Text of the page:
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Compost Tea

What is Compost Tea?

For those who love gardening, compost tea is a wonderful way to achieve riper, more lush and tasty vegetables. Compost Tea involves using compost as if it was just that, a tea. Note, however this does NOT mean, dumping buckets of rainwater over any kind of compost and expecting to extract a perfect, environmentally friendly, oxygenated, death to bad news pathogens garden warrior spray. No, compost tea is a gentle and ethical procedure that takes some care and knowledge. Composting properly to extract compost tea is an art, and requires proper timing, and choices of compost.

Once in the early part of the 1600’s, when the renegade Japanese samurai, Myamoto Musashi survivor of the battle of Sekigahara, first went to challenge one of the countries most revered samurai warriors to a duel to the death, he did not expect to be welcomed with a traditional tea ceremony. This was unheard of. Tea? Cultivating tea is an ancient tradition, and so is gardening. The feudal samurai lord who received Musashi was also a master in the art of cultivating different kinds of tea. His garden was impeccable. So was his tea. Not surprisingly, he used compost tea to keep the garden that way. Compost tea cared for in the same way as a samurai polishes his katana, or develops his technique is an easy thing to achieve. The kinds of compost that can be used will depend on the variety of compost tea being produced. Compost tea was written about in the using of agricultural development by the roman soldier/orator Marcus Porcius Cato (234 – 149bc) who advocated the use of many different kinds of compost tea for different purposes.

Compost tea is used to enhance the productivity of beneficial microorganisms, such as bacteria and fungi, that do decomposing, protozoa and benefic nematodes that are predators. By composting 25 percent high nitrogen wastes, 30 percent wood stuffs, and 45 percent green materials, a high in benefic bacteria compost tea can be made for example. Timing is also important, compost tea needs to be properly cared for, in certain stages of its development in order to achieve the proper tea. If worm tea is to be achieved, then worm compost must be used, in which case a tray collects the moistened worm compost over a long period of time. Using a thermophylic composting system requires a good knowledge of what kind of compost material is being used and the current temperature at any given time. If for example the temperature in a given thermophylic compost reaches 135 degrees F, that’s enough for killing off all the bad news pathogens, but if the temperature goes above 160 degrees F. then benefic microorganisms start dieing off, and that’s not good. So timing is as important as the ingredients.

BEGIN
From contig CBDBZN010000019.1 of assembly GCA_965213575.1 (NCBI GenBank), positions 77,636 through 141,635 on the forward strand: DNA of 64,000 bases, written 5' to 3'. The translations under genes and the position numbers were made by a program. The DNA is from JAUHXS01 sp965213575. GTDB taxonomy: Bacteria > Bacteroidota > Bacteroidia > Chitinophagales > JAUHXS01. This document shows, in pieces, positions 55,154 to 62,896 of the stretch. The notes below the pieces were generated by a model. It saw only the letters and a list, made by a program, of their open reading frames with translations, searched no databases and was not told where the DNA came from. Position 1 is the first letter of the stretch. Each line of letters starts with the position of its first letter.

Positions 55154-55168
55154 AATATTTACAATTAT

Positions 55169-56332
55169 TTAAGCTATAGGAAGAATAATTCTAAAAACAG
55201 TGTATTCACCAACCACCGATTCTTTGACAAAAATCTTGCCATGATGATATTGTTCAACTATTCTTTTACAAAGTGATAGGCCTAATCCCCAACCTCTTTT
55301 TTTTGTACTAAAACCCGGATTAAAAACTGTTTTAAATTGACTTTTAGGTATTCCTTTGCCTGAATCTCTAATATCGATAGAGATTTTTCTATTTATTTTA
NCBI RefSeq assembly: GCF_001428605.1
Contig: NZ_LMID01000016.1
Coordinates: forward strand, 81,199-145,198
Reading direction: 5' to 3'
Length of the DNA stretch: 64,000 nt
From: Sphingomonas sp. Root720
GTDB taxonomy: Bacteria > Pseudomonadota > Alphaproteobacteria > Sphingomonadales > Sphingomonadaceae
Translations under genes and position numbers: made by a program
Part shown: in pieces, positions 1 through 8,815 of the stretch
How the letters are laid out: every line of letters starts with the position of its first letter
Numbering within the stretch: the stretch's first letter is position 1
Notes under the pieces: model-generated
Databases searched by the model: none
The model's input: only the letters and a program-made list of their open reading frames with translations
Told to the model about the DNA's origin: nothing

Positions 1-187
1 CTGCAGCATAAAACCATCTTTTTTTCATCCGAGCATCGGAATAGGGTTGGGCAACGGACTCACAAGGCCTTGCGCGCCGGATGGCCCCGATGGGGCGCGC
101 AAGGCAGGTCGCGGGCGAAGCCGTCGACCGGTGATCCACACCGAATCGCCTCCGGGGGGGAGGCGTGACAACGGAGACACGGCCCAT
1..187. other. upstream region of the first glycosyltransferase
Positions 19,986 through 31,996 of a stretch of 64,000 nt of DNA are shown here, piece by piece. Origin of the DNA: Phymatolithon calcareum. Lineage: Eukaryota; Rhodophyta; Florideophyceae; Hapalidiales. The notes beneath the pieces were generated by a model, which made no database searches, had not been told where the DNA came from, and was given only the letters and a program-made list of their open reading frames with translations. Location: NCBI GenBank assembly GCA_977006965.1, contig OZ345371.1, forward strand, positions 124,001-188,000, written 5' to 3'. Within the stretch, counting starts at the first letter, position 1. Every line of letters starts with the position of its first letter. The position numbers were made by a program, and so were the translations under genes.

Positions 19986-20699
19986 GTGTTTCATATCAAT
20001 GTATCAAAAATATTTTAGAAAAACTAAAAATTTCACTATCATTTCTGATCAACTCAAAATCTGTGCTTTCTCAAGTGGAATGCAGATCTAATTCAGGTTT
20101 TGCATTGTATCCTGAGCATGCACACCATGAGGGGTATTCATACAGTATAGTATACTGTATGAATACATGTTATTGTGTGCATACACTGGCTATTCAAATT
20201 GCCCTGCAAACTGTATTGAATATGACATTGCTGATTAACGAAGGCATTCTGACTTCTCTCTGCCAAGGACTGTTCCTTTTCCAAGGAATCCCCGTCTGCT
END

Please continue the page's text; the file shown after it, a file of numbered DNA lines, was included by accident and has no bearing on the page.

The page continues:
Another interesting part of compost tea is air, or rather oxygen, itself. Benefic microorganisms need to breath, or else they die, in which case the gardener will know that his faithful troops have succumb to the enemy by the bad smell coming from the compost tea. Compost tea should not smell bad. If it does its because the troops are being suffocated and left with no air to breath. This can be avoided by maintaining the aeration of the compost tea. If using a large compost pile, buckets of water a hose and a pump, then plan on taking some time at this. Worm tea however is much simpler. Just dampen the surface of the compost bed until drops of fresh compost tea drip into a tray. This procedure can be done with cured compost piles as well, but they must be well cured, and the water MUST be as pure as possible. If it’s full of chlorine, it needs to be oxygenated like an aquarium for at least an hour, or else those microorganisms will die from the chlorine. Rainwater can be used efficiently if it’s clean and non-toxic.

Making compost tea from a fully cured pile, means brewing tea, in which case clean water as mentioned above is needed that is well oxygenated, some molasses, and about half a bucket of the well cared for and cured compost, should get the tea started. Pour the water into the bucket, about three aquarium bubblers and a pump, and stir a couple of times a day. Bacteria just love molasses. And once the compost tea is brewed, it can be strained, sprayed immediately on that wonderfully kept garden that would make the most ancient of meditative samurai warriors proud.




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Posted in Articles by admin on July 12, 2005.

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